Union Co-Ops and the Revival of Labor Law

Source: Ariana R. Levinson, Cardozo Journal of Conflict Resolution, Forthcoming, 2018, Date Written: March 16, 2018

From the abstract:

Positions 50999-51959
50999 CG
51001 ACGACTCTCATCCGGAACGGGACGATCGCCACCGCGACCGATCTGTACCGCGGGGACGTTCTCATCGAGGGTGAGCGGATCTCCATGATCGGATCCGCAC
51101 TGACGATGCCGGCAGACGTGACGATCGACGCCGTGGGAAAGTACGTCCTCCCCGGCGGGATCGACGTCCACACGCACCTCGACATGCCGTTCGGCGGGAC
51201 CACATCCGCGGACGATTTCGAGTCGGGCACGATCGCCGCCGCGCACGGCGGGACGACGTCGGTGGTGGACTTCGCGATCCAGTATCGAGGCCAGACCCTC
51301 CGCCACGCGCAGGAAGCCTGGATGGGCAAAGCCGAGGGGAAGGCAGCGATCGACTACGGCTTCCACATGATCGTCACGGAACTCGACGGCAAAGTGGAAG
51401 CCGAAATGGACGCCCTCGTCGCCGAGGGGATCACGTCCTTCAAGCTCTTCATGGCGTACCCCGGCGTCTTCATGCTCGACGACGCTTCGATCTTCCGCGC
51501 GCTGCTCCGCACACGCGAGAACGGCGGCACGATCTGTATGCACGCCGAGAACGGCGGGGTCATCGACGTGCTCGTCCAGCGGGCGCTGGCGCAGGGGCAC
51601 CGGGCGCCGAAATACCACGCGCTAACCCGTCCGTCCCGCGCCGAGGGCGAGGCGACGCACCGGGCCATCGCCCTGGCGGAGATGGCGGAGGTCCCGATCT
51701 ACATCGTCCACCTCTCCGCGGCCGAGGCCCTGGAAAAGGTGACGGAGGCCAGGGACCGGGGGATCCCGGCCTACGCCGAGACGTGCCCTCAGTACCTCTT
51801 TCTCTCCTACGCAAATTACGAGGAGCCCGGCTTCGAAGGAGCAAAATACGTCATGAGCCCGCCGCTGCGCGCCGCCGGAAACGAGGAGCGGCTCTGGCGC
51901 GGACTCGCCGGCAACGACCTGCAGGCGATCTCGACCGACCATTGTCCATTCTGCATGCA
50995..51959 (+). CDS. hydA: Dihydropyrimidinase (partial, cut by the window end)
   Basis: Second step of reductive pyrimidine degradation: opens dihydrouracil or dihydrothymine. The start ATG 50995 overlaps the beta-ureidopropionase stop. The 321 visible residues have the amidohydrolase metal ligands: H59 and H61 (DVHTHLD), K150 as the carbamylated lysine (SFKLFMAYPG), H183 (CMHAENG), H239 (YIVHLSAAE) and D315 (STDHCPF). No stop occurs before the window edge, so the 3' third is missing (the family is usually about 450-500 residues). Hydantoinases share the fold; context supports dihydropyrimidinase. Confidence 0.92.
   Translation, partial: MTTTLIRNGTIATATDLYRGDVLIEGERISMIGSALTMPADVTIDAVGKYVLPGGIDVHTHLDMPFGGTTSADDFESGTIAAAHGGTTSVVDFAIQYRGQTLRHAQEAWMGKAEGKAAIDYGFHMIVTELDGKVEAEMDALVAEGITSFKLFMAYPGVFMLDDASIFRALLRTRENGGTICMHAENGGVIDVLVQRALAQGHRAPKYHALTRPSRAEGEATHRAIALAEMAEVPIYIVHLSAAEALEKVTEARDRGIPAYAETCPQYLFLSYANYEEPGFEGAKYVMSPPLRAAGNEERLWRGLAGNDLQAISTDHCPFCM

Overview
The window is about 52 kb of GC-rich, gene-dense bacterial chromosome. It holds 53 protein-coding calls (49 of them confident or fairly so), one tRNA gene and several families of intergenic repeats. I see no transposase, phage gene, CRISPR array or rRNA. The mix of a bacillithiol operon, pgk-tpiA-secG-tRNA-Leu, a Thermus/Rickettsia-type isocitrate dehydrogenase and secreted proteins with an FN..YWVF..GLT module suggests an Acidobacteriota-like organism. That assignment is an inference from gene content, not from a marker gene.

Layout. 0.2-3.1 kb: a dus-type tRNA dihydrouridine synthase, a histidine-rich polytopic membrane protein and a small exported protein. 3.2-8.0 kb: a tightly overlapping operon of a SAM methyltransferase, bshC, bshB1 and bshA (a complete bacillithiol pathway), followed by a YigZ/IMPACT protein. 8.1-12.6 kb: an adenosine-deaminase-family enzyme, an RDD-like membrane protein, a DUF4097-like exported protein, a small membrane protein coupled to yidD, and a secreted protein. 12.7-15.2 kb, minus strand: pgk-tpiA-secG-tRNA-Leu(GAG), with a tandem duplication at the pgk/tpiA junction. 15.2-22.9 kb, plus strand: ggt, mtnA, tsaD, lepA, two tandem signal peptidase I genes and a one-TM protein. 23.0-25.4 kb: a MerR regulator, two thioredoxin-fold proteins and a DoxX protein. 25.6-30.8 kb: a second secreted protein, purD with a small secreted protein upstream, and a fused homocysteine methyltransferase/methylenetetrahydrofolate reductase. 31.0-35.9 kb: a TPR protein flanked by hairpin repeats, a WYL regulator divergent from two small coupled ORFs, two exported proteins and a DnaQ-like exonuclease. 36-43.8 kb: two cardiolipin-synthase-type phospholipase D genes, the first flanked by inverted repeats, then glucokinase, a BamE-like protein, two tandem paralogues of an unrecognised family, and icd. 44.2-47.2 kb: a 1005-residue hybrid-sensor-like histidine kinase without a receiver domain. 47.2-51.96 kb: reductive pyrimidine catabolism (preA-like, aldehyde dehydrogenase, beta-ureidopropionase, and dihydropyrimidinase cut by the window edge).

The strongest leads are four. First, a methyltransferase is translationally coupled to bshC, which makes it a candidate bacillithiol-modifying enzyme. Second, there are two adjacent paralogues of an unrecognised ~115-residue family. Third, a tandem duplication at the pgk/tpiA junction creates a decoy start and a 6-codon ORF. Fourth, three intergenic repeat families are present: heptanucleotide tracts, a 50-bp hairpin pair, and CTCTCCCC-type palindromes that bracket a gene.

Union worker-owned cooperatives (union co-ops) offer a means to combat growing income and wealth inequality, create jobs, and recirculate money in the communities in which they are located. This article contributes to the academic literature about cooperative economics, worker ownership, and labor relations in two distinct ways. First, it relies on original author-collected data from interviews of those involved in establishing Our Harvest, an urban farm in Cincinnati, to discuss the issues involved in establishing a union co-op. Our Harvest was the first union co-op created because of a 2009 partnership to foster union co-ops in the United States. Second, the article addresses the labor law issues involved in establishing a union co-op. The issues include whether worker-owners are covered by the National Labor Relations Act, whether a co-op is required to bargain about worker ownership with the union representing its employees, whether a union co-op can require its employees to join a union, and how union co-ops can use interest-based collective bargaining. The article suggests ways that unions can legally support and finance union co-ops, provides an appendix of legal services, and includes tables to simply complex legal issues. At its best, the article will contribute to the scaling up of union co-ops and a concurrent revival of labor law that enables a more equitable economy for all.